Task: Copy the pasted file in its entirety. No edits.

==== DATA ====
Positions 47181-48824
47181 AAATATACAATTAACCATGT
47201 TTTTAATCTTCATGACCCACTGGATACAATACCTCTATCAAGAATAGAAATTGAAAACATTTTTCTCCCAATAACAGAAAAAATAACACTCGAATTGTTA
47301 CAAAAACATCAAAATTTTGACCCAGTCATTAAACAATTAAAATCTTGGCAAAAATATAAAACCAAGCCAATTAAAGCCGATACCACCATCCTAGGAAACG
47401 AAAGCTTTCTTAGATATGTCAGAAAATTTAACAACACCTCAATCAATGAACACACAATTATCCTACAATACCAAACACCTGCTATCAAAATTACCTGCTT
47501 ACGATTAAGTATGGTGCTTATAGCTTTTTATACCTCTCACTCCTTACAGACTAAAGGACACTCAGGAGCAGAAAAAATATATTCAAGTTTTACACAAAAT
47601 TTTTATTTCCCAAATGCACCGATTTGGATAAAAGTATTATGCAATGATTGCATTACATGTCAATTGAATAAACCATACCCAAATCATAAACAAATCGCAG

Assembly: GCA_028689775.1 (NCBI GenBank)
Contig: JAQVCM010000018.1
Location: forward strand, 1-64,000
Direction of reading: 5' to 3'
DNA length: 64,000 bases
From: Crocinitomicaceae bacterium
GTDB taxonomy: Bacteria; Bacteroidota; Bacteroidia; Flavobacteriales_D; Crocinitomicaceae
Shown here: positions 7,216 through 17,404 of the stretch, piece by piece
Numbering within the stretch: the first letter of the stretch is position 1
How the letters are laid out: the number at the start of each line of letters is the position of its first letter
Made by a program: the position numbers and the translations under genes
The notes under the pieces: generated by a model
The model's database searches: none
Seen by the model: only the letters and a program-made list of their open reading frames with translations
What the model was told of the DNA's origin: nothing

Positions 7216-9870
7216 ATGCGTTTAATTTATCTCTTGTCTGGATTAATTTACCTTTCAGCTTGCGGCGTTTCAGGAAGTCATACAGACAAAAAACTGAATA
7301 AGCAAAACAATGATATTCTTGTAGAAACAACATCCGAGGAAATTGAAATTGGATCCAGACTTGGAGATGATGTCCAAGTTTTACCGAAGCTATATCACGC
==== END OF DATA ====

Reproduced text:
Positions 47181-48824
47181 AAATATACAATTAACCATGT
47201 TTTTAATCTTCATGACCCACTGGATACAATACCTCTATCAAGAATAGAAATTGAAAACATTTTTCTCCCAATAACAGAAAAAATAACACTCGAATTGTTA
47301 CAAAAACATCAAAATTTTGACCCAGTCATTAAACAATTAAAATCTTGGCAAAAATATAAAACCAAGCCAATTAAAGCCGATACCACCATCCTAGGAAACG
47401 AAAGCTTTCTTAGATATGTCAGAAAATTTAACAACACCTCAATCAATGAACACACAATTATCCTACAATACCAAACACCTGCTATCAAAATTACCTGCTT
47501 ACGATTAAGTATGGTGCTTATAGCTTTTTATACCTCTCACTCCTTACAGACTAAAGGACACTCAGGAGCAGAAAAAATATATTCAAGTTTTACACAAAAT
47601 TTTTATTTCCCAAATGCACCGATTTGGATAAAAGTATTATGCAATGATTGCATTACATGTCAATTGAATAAACCATACCCAAATCATAAACAAATCGCAG

Assembly: GCA_028689775.1 (NCBI GenBank)
Contig: JAQVCM010000018.1
Location: forward strand, 1-64,000
Direction of reading: 5' to 3'
DNA length: 64,000 bases
From: Crocinitomicaceae bacterium
GTDB taxonomy: Bacteria; Bacteroidota; Bacteroidia; Flavobacteriales_D; Crocinitomicaceae
Shown here: positions 7,216 through 17,404 of the stretch, piece by piece
Numbering within the stretch: the first letter of the stretch is position 1
How the letters are laid out: the number at the start of each line of letters is the position of its first letter
Made by a program: the position numbers and the translations under genes
The notes under the pieces: generated by a model
The model's database searches: none
Seen by the model: only the letters and a program-made list of their open reading frames with translations
What the model was told of the DNA's origin: nothing

Positions 7216-9870
7216 ATGCGTTTAATTTATCTCTTGTCTGGATTAATTTACCTTTCAGCTTGCGGCGTTTCAGGAAGTCATACAGACAAAAAACTGAATA
7301 AGCAAAACAATGATATTCTTGTAGAAACAACATCCGAGGAAATTGAAATTGGATCCAGACTTGGAGATGATGTCCAAGTTTTACCGAAGCTATATCACGC